By Peter Vietti
Rear Admiral Matthew Klunder, a naval aviator, became the 24th Chief of Naval Research in November 2011. As the leader of the Office of Naval Research (ONR), he is responsible to the Secretary of the Navy for sponsoring scientific research efforts that will enable the future operational concepts of the Navy and Marine Corps. He discussed with us his organization’s role and its undersea warfare applications.
The Virginia-class Program has received accolades for achieving the cost reduction target needed to increase the procurement rate to two submarines per year. Did Naval science and technology (S&T) contribute to that success story?
The Office of Naval Research (ONR) was pleased to participate in the Virginia Block III Cost Reduction effort. The primary ONR contribution was through the Manufacturing Technology (ManTech) program. ManTech Director John Carney played a key role in coordinating with the Virginia Program Office (PMS 450) and Electric Boat to identify ways to reduce Virginia cost by improving fabrication technology and processes. ManTech’s Centers of Excellence took on the challenges one by one to produce a successful outcome. To date, ManTech has saved $25 million for each Virginia-class submarine constructed and it is a great example of collaboration between ONR, NAVSEA, Electric Boat, and industry.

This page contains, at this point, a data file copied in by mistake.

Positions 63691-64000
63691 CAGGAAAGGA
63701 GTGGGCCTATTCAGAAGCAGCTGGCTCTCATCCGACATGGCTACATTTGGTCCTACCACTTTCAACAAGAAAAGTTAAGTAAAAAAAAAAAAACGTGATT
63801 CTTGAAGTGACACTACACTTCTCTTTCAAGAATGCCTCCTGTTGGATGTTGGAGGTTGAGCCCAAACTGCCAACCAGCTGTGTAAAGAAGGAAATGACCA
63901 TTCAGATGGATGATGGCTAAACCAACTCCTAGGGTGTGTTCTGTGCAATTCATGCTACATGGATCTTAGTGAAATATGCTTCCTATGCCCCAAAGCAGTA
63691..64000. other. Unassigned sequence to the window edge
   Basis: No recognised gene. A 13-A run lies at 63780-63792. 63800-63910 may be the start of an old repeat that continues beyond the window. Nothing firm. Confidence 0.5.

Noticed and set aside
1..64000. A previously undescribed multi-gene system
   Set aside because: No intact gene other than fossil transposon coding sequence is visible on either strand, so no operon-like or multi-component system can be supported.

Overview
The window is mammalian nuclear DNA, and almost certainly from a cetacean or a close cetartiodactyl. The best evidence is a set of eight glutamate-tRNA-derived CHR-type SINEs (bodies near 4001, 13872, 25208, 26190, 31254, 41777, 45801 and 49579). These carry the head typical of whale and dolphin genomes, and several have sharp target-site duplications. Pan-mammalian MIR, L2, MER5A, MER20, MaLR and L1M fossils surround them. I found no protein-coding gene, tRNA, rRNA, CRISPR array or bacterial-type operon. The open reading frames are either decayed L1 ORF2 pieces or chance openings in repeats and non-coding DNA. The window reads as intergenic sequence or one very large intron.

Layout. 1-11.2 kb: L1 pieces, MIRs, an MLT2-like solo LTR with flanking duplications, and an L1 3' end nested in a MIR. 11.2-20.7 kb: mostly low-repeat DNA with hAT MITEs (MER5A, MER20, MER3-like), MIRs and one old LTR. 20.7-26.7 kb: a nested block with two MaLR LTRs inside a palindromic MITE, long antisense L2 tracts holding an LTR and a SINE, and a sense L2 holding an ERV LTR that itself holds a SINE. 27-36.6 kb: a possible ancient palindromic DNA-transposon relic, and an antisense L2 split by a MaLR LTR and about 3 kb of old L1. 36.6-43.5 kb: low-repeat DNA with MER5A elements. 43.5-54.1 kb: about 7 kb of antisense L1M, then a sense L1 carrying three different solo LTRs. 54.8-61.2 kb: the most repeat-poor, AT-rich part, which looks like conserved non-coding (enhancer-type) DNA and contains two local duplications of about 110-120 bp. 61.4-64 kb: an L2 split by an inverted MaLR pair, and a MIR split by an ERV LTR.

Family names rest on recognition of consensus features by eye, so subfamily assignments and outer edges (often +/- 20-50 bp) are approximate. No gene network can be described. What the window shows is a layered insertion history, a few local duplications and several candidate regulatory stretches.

With the Virginia-class beginning to replace retiring Los Angeles-class attack boats, the submarine community now faces the challenge of developing a replacement for Ohio-class SSBNs. What role is ONR’s S&T playing in support of that effort?
We’re making vital contributions to the Ohio Replacement on several fronts. The most prominent is the Time-Critical S&T program, which is a body of basic research efforts focused on reducing risk and improving platform capability. The objective is the timely delivery of S&T products aligned with R&D efforts and timed to meet ship design timelines. To ensure success, ONR entered into an agreement with PEO SUB to coordinate all aspects of the research with the Ohio Replacement program office (PMS 397). I have followed this area closely and am very pleased by the results and with the ongoing teamwork between ONR and PMS 397.
Reliability and maintainability are more important than ever for ensuring that the fleet can meet growing operational demands despite budget constraints. Is Naval S&T involved in reliability and/or maintainability efforts that support the undersea warfare community?
We not only aim to provide new technologies and capabilities to our warfighters but also to improve existing technologies in the fleet and force. ONR investment in technologies supporting undersea warfare remains strong. For example, ONR has a substantial investment in technologies attacking the problem of corrosion. Future Naval Capability (FNC) projects begun in Fiscal Year (FY) 2010 and FY12 will make major improvements to the effectiveness and reliability of the Virginia-class corrosion protection system and develop a spray-on alternative to the standard glued and bolted damping tiles that pose constant corrosion problems. Also, a portion of the investment in ManTech goes toward repair and sustainment technologies under the Repair Technologies (REPTECH) program. At present, there are several submarine-related REPTECH efforts in progress.